## 5.5 Encodings for Ordered Data

In the previous sections, an unordered predictor with \(C\) categories can be represented by \(C-1\) binary dummy variables or a hashed version of binary dummy variables. These methods effectively present the categorical information to the models. But now suppose that the \(C\) categories have a relative ordering. For example, consider a predictor that has the categories of “low”, “medium”, and “high.” This information could be converted to 2 binary predictors: \(X_{low} = 1\) for samples categorized as “low” and = 0 otherwise, and \(X_{medium} = 1\) for samples categorized as “medium” and = 0 otherwise. These new predictors would accurately identify low, medium, and high samples, but the two new predictors would miss the information contained in the relative ordering which could be very important relative to the response.

Ordered categorical predictors would need a different way to be presented to a model to uncover the relationship of the order to the response. Ordered categories may have a linear relationship with the response. For instance we may see an increase of approximately 5 units in the response as we move from low to medium and an increase of approximately 5 units in the response as we move from medium to high. To allow a model to uncover this relationship, the model must be presented with a numeric encoding of the ordered categories that represents a linear ordering. In the field of Statistics this type of encoding is referred to as a *polynomial contrast*. A contrast has the characteristic that it is a single comparison (i.e. one degree of freedom) and its coefficients sum to zero. For the “low”, “medium”, “high” example above the contrast to uncover a linear trend would be -0.71, 0, 0.71, where low samples encode to -0.71, medium samples to 0, and high samples to 0.71. Polynomial contrasts can extend to nonlinear shapes, too. If the relationship between the predictor and the response was best described by a quadratic trend, then the contrast would be 0.41, -0.82, and 0.41 (Table 5.3). Conveniently, these types of contrasts can be generated for predictors with any number of ordered factors, but the complexity of the contrast is constrained to one less than the number of categories in the original predictor. For instance, we could not explore a cubic relationship between a predictor and the response with a predictor that has only 3 categories.

By employing polynomial contrasts, we can investigate multiple relationships (linear, quadratic, etc.) simultaneously by including these in the same model. When we do this, the form of the numeric representation is important. Specifically the new predictors would contain unique information. To do this the numeric representations are required to be orthogonal. This means that the dot product of the contrast vectors is 0.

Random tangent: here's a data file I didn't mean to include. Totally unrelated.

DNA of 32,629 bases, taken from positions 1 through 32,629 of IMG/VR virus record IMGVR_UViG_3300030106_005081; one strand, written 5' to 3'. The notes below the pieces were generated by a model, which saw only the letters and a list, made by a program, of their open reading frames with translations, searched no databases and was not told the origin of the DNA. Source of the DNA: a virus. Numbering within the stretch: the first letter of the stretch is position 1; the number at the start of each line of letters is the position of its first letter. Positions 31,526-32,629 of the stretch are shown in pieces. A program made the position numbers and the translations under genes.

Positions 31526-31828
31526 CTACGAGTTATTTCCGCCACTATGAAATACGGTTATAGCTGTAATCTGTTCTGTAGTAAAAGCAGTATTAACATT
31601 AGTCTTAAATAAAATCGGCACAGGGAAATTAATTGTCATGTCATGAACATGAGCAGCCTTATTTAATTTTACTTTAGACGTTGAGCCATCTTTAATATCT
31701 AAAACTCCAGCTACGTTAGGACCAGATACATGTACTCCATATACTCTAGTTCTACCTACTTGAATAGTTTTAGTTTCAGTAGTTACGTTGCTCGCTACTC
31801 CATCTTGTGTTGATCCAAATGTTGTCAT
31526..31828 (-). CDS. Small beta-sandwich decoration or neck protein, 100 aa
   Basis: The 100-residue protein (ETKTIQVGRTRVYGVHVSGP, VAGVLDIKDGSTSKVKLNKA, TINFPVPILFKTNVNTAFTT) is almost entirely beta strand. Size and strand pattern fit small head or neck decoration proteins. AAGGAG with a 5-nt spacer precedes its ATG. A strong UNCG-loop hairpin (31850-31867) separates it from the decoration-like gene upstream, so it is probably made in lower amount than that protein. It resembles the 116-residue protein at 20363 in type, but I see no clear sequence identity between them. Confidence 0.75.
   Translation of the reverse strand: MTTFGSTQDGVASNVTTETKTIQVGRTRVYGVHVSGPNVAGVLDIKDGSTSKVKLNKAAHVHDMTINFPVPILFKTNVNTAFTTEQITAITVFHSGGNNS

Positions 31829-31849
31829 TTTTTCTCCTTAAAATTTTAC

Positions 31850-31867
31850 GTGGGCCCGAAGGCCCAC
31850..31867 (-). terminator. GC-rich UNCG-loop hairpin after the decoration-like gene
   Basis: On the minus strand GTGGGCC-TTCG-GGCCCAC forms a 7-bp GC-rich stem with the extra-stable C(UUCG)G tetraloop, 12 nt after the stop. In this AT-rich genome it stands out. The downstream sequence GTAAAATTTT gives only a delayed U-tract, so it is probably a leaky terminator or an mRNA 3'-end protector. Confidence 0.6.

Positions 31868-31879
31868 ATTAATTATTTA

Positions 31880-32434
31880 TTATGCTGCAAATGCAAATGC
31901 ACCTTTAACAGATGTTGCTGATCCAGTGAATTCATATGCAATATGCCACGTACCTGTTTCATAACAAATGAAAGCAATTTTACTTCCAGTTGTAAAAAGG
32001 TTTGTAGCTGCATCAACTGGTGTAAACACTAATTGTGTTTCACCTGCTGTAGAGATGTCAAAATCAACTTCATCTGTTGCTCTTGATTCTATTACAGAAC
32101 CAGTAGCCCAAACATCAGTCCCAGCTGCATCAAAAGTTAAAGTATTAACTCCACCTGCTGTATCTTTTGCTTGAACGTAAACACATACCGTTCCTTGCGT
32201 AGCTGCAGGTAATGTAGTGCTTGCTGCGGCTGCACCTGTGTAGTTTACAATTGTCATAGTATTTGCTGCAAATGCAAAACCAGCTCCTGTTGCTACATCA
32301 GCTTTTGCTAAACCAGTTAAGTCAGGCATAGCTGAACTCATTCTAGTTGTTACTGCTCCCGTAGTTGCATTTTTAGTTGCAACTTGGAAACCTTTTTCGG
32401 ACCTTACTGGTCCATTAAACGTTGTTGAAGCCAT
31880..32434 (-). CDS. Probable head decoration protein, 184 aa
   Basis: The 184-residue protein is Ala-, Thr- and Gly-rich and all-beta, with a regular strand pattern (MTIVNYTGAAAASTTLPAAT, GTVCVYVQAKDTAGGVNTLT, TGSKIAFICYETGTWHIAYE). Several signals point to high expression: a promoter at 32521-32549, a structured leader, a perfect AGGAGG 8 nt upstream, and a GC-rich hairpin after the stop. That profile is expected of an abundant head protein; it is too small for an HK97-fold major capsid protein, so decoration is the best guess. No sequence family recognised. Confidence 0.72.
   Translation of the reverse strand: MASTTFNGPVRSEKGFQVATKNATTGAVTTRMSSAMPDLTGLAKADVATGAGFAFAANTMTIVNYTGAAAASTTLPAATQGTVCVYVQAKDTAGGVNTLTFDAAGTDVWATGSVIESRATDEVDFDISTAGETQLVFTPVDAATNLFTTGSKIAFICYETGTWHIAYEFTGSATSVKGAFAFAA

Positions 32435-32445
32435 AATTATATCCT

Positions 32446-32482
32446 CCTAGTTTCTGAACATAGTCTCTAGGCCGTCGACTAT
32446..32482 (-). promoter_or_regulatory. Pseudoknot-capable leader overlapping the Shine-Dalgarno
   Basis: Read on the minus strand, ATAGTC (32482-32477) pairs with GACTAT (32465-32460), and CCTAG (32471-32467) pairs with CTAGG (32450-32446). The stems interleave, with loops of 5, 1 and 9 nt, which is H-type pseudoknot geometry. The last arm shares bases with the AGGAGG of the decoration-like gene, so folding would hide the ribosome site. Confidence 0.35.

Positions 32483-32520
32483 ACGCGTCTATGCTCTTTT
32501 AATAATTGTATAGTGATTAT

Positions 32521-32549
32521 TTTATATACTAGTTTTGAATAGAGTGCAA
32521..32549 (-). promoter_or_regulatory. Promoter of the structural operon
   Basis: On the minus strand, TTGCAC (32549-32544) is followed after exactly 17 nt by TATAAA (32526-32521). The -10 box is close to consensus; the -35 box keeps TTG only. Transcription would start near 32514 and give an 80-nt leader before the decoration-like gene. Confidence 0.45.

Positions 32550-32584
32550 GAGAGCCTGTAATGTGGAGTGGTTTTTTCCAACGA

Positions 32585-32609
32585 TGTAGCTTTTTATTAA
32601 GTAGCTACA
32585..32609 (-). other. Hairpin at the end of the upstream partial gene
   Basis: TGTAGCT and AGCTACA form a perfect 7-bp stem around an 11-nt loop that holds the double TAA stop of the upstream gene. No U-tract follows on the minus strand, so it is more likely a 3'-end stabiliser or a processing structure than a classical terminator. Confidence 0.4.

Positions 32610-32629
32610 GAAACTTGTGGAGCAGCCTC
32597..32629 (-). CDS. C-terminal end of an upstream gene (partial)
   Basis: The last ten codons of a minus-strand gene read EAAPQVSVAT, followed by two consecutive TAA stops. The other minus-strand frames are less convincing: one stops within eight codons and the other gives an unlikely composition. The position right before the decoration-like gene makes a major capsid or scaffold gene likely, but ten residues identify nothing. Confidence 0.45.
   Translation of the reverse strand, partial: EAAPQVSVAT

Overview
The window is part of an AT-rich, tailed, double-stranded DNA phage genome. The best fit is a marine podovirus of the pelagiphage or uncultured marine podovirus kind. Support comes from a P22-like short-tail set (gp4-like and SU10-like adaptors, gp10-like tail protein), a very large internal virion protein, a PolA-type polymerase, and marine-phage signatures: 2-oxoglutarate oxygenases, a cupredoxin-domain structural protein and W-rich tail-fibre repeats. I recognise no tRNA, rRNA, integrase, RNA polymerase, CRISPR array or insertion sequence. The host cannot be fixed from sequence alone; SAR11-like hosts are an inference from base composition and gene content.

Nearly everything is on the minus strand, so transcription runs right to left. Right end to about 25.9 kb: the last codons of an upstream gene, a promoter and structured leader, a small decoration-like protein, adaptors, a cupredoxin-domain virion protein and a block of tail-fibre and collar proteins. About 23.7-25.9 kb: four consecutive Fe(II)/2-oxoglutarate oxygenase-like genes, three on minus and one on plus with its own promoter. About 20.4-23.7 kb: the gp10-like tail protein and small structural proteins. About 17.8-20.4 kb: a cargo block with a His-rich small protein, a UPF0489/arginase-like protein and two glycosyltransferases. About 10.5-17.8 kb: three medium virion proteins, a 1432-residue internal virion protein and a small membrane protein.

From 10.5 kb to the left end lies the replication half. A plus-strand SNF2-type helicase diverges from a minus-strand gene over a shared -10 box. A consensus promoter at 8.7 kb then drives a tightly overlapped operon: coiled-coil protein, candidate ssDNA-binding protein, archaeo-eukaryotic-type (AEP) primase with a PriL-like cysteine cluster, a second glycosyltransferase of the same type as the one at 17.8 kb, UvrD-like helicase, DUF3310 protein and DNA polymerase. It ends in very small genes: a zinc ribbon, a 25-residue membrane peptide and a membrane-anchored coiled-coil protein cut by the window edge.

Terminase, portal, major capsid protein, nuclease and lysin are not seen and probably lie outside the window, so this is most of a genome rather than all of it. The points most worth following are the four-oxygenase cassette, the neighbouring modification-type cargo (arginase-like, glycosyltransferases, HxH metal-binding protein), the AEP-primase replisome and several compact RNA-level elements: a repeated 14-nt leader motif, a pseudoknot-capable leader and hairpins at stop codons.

Linear | Quadratic | |
---|---|---|

low | -0.71 | 0.41 |

medium | 0.00 | -0.82 |

high | 0.71 | 0.41 |

It is important to recognize that patterns described by polynomial contrasts may not effectively relate a predictor to the response. For example, in some cases, one might expect a trend where “low” and “middle” samples have a roughly equivalent response but “high” samples have a much different response. In this case, polynomial contrasts are unlikely to be effective at modeling this trend. Another downside to polynomial contrasts for ordered categories occurs when there are a moderate to high number of categories. If an ordered predictor has \(C\) levels, the encoding into dummy variables uses polynomials up to degree \(C-1\). It is very unlikely that these higher level polynomials are modeling important trends (e.g. octic patterns) and it might make sense to place a limit on the polynomial degree. In practice, we rarely explore the effectiveness of anything more than a quadratic polynomial.

As an alternative to polynomial contrasts, one could:

Treat the predictors as unordered factors. This would allow for patterns that are not covered by the polynomial feature set. Of course, if the true underlying pattern is linear or quadratic, unordered dummy variables may not effectively uncover this trend.

Translate the ordered categories into a single set of numeric

*scores*based on context-specific information. For example, when discussing failure modes of a piece of computer hardware, experts would be able to rank the severity of a type of failure on an integer scale. A minor failure might be scored as a “1” while a catastrophic failure mode could be given a score of “10” and so on.

Simple visualizations and context-specific expertise can be used to understand whether either of these approaches are good ideas.